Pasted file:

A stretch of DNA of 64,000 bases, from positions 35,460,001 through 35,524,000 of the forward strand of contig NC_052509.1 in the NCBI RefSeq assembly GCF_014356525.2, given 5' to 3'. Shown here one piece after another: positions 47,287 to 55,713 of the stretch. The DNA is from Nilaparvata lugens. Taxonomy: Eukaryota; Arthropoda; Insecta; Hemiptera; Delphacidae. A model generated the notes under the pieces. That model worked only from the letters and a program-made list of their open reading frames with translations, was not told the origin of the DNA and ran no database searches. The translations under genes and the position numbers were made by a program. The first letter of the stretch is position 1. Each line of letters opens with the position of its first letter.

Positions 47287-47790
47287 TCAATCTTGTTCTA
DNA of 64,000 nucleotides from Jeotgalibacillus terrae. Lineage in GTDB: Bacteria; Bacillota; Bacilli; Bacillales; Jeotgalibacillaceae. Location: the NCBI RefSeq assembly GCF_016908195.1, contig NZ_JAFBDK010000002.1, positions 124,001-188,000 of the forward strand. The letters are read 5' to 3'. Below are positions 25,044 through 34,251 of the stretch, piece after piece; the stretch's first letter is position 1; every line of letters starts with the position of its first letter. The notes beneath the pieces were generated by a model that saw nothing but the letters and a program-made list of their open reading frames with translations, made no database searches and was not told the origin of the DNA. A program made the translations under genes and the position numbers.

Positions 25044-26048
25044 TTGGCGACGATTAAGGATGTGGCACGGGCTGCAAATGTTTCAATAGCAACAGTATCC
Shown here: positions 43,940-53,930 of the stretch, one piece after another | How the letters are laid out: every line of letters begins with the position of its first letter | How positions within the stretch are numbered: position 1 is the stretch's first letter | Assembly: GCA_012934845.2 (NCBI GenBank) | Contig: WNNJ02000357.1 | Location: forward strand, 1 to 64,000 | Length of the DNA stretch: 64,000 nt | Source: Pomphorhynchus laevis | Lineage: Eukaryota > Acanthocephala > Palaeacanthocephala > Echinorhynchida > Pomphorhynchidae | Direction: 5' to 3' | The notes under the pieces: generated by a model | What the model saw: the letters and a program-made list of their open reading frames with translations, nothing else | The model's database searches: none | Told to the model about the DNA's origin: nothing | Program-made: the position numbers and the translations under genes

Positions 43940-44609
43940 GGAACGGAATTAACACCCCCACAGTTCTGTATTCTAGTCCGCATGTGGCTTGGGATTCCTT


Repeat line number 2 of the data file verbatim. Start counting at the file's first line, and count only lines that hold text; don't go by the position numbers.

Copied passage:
Positions 47287-47790